My relationship to game violence is pretty weird, I dunno, I'll say I want us to do better and represent other parts of life but then when I turn around and actually make a game it's just like kill 1000 things. Like I'm not getting excited about super detailed gore but even at the level of symbolic representation, it's weird to spend all this time on murder simulation. I think there's a good argument to make that it serves some positive role in terms of venting violent impulses but it's not clear that it doesn't actually nurture violent impulses instead? Like probably intense physical exercise is probably a better way to vent really. Also I don't feel like I have a whole lot of repressed violence that I need to get out, maybe that's only because I already healthily release it through simulation or exercise but it's not really feasible to stop those and see if something bad builds up. But yeah I tend to think of myself as pretty pacifistic. Although on the other hand if you threaten someone close to me it turns out I will instinctively use force to stop you, I think that's pretty normal? Anyway I think it comes up in games pretty naturally, you have some kind of challenge, it's simplest to frame that as a conflict, it's simplest to frame that as violence. Pieces are being eliminated? Call them dead. Really hard to break out of this pattern when trying to do elegant design.
Anyway yeah I actually really enjoy some pretty generic fantasy settings and for a while I've meant to get around to making an RPG-type game with more like that kind of context, I actually started making lots of games with orcs and swords and it feels like mostly coincidence that those weren't the ones I ended up finishing. Imbroglio really seemed to make sense for that kind of setting, it simplifies some of the rule explanations. But it's a setting where the violence is more explicit, you can't hide behind debugging weird computer glitches or whatever. So I felt a bit unsure about that. Also the RPG mechanic of leveling up by killing things is basically messed up, it directly encourages optimising the number of things you kill, even going out of your way to kill things that you otherwise wouldn't. Even if I'm okay with violence for a nice reason, this doesn't correspond to anything you could have a hope of justifying. Something I was pretty pleased with in Zaga-33 is how the rules strongly discourage getting into fights; you have to kill some aliens because they're obstacles to your progress, but every fight costs you limited resources so the optimal way to play is to minimise the number of kills even if that means going quite far out of your way; just with the game rules it makes a clear statement that violence is sometimes necessary but is best avoided where possible (which really confused some players who just went through blindly clearing every level and then wondering why they couldn't survive past the third). But Imbroglio forces you to kill everything that comes your way, and to think about maximising the value you get out of each kill, wtf.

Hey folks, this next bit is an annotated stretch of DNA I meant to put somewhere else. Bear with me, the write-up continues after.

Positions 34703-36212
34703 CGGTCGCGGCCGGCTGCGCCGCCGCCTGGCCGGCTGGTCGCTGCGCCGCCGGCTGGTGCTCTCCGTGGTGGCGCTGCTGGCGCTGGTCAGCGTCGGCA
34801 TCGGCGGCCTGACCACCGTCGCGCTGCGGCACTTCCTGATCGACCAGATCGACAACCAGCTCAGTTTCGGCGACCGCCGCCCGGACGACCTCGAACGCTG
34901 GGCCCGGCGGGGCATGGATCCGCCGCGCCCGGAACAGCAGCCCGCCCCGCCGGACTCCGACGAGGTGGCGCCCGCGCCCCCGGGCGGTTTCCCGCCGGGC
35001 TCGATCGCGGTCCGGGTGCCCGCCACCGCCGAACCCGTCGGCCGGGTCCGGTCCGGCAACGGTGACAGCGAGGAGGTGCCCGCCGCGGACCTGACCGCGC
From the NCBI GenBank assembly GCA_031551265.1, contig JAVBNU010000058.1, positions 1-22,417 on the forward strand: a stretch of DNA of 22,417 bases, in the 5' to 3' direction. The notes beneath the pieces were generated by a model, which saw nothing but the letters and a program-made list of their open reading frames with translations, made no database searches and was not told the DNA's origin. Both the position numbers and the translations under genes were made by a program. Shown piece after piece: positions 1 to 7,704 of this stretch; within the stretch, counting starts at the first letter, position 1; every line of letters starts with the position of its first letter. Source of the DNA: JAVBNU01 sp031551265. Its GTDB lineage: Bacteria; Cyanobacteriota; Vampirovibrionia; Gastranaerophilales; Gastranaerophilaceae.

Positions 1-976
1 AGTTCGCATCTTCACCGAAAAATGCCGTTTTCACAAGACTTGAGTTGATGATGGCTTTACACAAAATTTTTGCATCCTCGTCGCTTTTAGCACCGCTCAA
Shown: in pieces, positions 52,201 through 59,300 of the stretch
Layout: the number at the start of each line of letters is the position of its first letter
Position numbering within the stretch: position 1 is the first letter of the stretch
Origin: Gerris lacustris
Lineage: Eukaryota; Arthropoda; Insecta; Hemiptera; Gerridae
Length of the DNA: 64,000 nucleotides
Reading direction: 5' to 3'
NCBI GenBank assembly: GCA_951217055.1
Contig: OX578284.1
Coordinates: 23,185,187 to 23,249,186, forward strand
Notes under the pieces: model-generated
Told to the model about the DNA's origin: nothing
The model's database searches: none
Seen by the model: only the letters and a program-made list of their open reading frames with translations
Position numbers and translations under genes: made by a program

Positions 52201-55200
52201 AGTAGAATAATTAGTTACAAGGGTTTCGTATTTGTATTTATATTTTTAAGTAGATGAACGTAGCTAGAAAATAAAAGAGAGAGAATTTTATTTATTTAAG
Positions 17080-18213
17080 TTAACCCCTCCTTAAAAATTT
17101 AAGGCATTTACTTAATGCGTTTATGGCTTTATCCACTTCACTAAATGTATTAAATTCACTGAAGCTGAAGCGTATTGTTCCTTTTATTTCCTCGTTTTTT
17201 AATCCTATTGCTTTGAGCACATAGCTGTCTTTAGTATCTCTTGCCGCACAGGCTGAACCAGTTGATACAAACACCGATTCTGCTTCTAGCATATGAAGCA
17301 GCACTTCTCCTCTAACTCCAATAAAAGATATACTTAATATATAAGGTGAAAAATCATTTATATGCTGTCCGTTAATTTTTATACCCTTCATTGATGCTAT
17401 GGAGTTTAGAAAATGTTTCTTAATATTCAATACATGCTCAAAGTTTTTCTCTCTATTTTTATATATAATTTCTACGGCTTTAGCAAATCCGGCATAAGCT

So I thought okay this game is pretty dark, the hero is not only put in a context where their survival is dependent on ending hundreds of other lives, they're explicitly using those deaths as a resource. Maybe I can play up that darkness, make it clear in the game's context? Make it feel really awful that you're forced to kill or be killed, frame rpg leveling/grinding as a dark compulsion. Thought about Michael Moorcock's Elric stories as a reference, with his demon sword that drinks the souls of anyone it cuts. Vampiric weapons that grow more powerful as they're bathed in innocent blood. A tragic, haunted hero driven by a curse he cannot control, trying to do good but ultimately dooming all he loves. A power that demands a price, helping defeat your enemies but betraying you at the last moment to take the life of your dearest friend.
Those are the ideas I had going into it, but then I made it and it's not exactly what came out! I think there's an edge there of that darkness but overall it's a lot lighter than I'd envisaged, which is probably for the best since I've had to live with it. I could have probably done more with words to make it hurt but I find it dangerous to use many words in a game, people will skim past them and miss essential rules; Imbroglio already had a lot of rule words.
This ties into the graphical style. The main constraint there was functionality. I went for a high resolution style because there needed to be a bunch of text you could read, and identifiable tiles that display information about experience, damage, abilities and are still visible enough when there's something standing on top of them. Thinking about inspirations from 70s and 80s pulp fantasy novels and RPG settings I was trying to get towards the styles of illustrations in those, people like Erol Otus, background the colour of the pages of an old second-hand book (not representative of their original vision but of my relationship to it). But with all the layers of game it didn't work to fit everything into this style, ended up doing the characters more solid and bright to stand out on top of the book-sketch background tiles; functional, contributes to it feeling less dark.
So yeah idk games are weird.